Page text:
Britain will still be one of the most generous aid donors in the G7 group even when it slashes its overseas handouts.
The UK gave more than double the 0.31 per cent G7 average.
But Boris Johnson has announced plans to lower the target to 0.5 per cent this year to help fill the black hole in the country’s finances.
If other nations keep giving at a similar level to last year, this would still put the UK ahead of Canada, Italy, Japan and the United States. But Britain would fall behind France, which gave 0.53 per cent last year.
The UK gave more than double the 0.31 per cent G7 average but Boris Johnson has announced plans to lower the target to 0.5 per cent this year to help fill the black hole in the country’s finances
Official figures revealed last week that Britain’s foreign aid budget fell by £712million to £14.5billion last year, the first fall in more than a decade.
Data from the Organisation for Economic Co-operation and Development showed how this compares to other nations.
The US is the world’s largest aid donor in cash terms, but its £27.7billion contribution is just 0.17 per cent of national income. Britain has slipped one place to sixth in the OECD table of 29 countries on its Development Assistance Committee.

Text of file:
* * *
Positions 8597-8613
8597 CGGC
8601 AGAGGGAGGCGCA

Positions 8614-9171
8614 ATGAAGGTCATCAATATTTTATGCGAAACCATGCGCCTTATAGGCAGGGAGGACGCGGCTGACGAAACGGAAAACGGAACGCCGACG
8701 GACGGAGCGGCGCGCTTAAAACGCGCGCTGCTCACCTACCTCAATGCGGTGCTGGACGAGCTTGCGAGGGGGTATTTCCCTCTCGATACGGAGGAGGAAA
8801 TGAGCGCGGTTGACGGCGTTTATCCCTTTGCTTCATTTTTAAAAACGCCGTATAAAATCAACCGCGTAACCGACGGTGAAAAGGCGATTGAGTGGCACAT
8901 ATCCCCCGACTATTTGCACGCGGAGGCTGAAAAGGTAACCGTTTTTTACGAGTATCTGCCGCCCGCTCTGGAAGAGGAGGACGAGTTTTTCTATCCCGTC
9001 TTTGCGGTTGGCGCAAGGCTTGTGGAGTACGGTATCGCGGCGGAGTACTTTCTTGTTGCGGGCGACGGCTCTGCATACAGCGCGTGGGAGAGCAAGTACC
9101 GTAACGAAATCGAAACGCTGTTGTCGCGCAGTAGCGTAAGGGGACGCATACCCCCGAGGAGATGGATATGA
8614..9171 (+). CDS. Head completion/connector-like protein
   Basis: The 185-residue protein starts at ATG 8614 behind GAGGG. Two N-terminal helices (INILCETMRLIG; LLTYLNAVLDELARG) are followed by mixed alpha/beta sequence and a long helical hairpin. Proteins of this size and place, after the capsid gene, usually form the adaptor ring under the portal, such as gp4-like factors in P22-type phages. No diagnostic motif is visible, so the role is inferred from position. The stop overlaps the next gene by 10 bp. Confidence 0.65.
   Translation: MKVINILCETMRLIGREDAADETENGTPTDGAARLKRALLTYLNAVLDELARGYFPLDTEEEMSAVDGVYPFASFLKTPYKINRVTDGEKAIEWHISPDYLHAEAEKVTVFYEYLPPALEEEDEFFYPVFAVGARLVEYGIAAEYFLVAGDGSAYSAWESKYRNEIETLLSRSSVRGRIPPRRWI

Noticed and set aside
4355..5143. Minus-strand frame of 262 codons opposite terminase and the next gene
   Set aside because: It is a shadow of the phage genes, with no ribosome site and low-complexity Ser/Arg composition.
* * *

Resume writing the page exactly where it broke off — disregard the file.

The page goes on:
Sweden, at 1.14 per cent, is top, followed by Norway on 1.11 per cent, Luxembourg on 1.02 per cent and Germany and Denmark spending 0.73 per cent each.
In comparison, Australia spent 0.19 per cent of national income on aid, with Italy on 0.22 per cent and Japan and Canada on 0.31 per cent.
In total, 29 donors gave £125.7billion in aid, an all-time high. Britain gave around £1 in every £9. Turkey, not a DAC member, gave 1.12 per cent.
Angel Gurria, OECD secretary-general, urged leaders to ‘help developing countries with vaccine distribution, with hospital services and to support the world’s most vulnerable people’s incomes… to build a truly global recovery’.
Around £1.4billion of the UK aid budget last year was spent on tackling Covid.
Ministers said they would change the law to lower the spending target from 0.7 to 0.5 per cent, cutting handouts to around £10billion.
But the Mail revealed last month the budget may be reduced for only one year to avoid new legislation that may be voted down in Parliament.
In March’s foreign policy review, Mr Johnson committed a return to 0.7 per cent ‘when the fiscal situation allows’.
This post first appeared on dailymail.co.uk